by Jodi Beckley Liggett
Women have made tremendous economic gains over the last several decades. While women fare much better in some states than others, nowhere do women fare as well economically as men.
So go the findings of the Institute for Women's Policy Research (IWPR) in their report, "The Best and Worst State Economies for Women." IWPR is a think tank that tracks women's well being across the states. Arizonans will be pleasantly surprised to learn that Arizona does not vie for dead last on these particular rankings. Yet, all the states have far to go in achieving economic equality for women, and Arizona is no exception.
The Arizona Foundation for Women commissioned the Arizona portion of the "Best and Worst States" report which presents rankings on measures related to women's health, education, social justice, and political participation.
The rankings are contained in the Foundation's report, "Arizona Women 2007: A Status Update." The reports indicate that Arizona is doing well on many measures. However, some startling contrasts show just how variable Arizona women's well-being is.
Arizona ranks in the top quarter for measures related to maternal and child health, and female disease, yet has a poor ranking for health insurance coverage. Similarly, we are near the top for women's employment and earnings and business ownership, yet in the bottom half of the nation for number of women above the poverty line. The final weird juxtaposition: Arizona is one of the worst states for women's voter registration and turnout, yet we are near the top for the number of women legislators, and for women in statewide elected office.
A look inside the data reveals even more contrasts. Though our overall ranking for maternal and child health is good, the report indicates that Hispanic and Native American women receive far less prenatal care (about 67 percent) than white women (87 percent).
On another highly ranked measure, female disease mortality, a closer look shows that the incidence of AIDS among African American women in Arizona is over 10 times higher than that of white women (30.3 percent, versus 3.2 percent).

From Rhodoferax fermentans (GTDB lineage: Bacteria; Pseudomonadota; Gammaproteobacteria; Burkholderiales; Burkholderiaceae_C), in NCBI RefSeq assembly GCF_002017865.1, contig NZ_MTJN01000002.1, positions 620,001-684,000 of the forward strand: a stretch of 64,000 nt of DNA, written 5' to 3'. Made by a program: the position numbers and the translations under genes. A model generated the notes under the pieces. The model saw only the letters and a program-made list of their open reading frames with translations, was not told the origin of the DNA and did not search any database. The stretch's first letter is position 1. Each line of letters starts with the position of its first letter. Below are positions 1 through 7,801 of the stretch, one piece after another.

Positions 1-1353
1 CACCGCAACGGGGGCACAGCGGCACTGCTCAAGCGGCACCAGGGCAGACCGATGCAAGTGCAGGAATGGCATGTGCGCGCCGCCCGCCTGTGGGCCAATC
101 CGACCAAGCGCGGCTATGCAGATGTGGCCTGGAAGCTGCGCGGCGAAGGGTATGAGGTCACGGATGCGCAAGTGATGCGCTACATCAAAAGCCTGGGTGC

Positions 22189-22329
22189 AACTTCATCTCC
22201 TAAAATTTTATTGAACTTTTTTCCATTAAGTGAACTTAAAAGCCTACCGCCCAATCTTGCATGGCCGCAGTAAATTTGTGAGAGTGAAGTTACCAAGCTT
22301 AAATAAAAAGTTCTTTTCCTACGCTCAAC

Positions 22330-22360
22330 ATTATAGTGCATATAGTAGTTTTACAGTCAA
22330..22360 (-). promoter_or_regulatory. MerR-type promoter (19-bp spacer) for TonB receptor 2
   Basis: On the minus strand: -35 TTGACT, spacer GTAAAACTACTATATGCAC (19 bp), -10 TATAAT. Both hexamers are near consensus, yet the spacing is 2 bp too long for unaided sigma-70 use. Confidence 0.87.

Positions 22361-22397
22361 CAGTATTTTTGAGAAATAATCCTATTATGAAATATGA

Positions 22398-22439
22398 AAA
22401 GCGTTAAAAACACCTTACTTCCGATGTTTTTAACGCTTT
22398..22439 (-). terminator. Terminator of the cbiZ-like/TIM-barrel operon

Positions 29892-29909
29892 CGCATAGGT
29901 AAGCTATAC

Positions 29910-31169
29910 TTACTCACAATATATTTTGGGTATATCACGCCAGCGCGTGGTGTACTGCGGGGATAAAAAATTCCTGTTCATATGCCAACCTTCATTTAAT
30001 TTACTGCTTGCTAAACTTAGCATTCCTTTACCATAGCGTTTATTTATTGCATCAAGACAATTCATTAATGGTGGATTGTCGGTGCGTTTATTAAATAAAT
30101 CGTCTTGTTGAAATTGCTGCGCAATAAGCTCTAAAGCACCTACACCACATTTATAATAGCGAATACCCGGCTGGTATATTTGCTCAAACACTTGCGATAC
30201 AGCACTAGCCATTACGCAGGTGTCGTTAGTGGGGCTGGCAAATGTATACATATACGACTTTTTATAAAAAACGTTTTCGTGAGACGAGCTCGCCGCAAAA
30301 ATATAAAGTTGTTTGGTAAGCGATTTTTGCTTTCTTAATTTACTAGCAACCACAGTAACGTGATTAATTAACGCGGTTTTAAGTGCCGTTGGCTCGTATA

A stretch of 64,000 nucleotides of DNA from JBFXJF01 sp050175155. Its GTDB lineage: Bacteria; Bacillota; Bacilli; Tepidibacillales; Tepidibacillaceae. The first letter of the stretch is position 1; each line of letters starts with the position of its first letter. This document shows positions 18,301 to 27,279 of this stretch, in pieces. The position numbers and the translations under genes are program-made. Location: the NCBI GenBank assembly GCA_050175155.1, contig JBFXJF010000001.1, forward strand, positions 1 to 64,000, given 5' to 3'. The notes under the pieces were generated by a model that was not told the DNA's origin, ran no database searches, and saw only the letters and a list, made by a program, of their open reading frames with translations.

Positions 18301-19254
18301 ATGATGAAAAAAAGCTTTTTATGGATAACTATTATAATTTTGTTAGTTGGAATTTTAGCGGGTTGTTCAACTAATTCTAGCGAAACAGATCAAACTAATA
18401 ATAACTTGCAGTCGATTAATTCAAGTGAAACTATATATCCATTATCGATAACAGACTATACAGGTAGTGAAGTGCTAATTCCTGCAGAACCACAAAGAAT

Arizona women's overall employment and earnings are good, compared to other states. However, Hispanic women in Arizona earn 51.5 percent of what white men earn, compared to 77.4 percent for white women. Only 65 percent of Native American women are above the poverty line compared to 90.7 percent of white women. Arizona is second in the nation for the number of women enrolled in postsecondary education, but only 12.7 percent of Hispanic women have a college degree, compared to 28.6 percent of white women.
The K-12 level shows some sobering, but not surprising, news across the board. Arizona has one of the worst dropout rates in the country, and our schools are struggling with one of the highest numbers of English-language learners.
What does it all mean? Arizona has some women who are doing really well, which boosts our ranking in areas like business ownership and earnings. However, as our closer look indicated, things are not going well for all of us -- women of color and poor women have less access to higher education, health care, child care and many other supports that are the keys to self-sufficiency. So while some standouts are pulling our average up, we shouldn't be content in the middle of the pack. A "C" may be a passing grade, but we've got to aim higher than "not the worst."
Helping Arizona women to aim higher should be our mission. We must bring business, governmental and social sector leaders together to affect social change and catalyze women to become informed about the issues, build coalitions and create action for change.
Arizona is doing reasonably well for many women, on many measures. But we must aim higher. By working from facts, and measuring progress over time, we hope to make Arizona the best place possible for women to live and raise their families.
Liggett is director of programs and policy research at the Arizona Foundation for Women.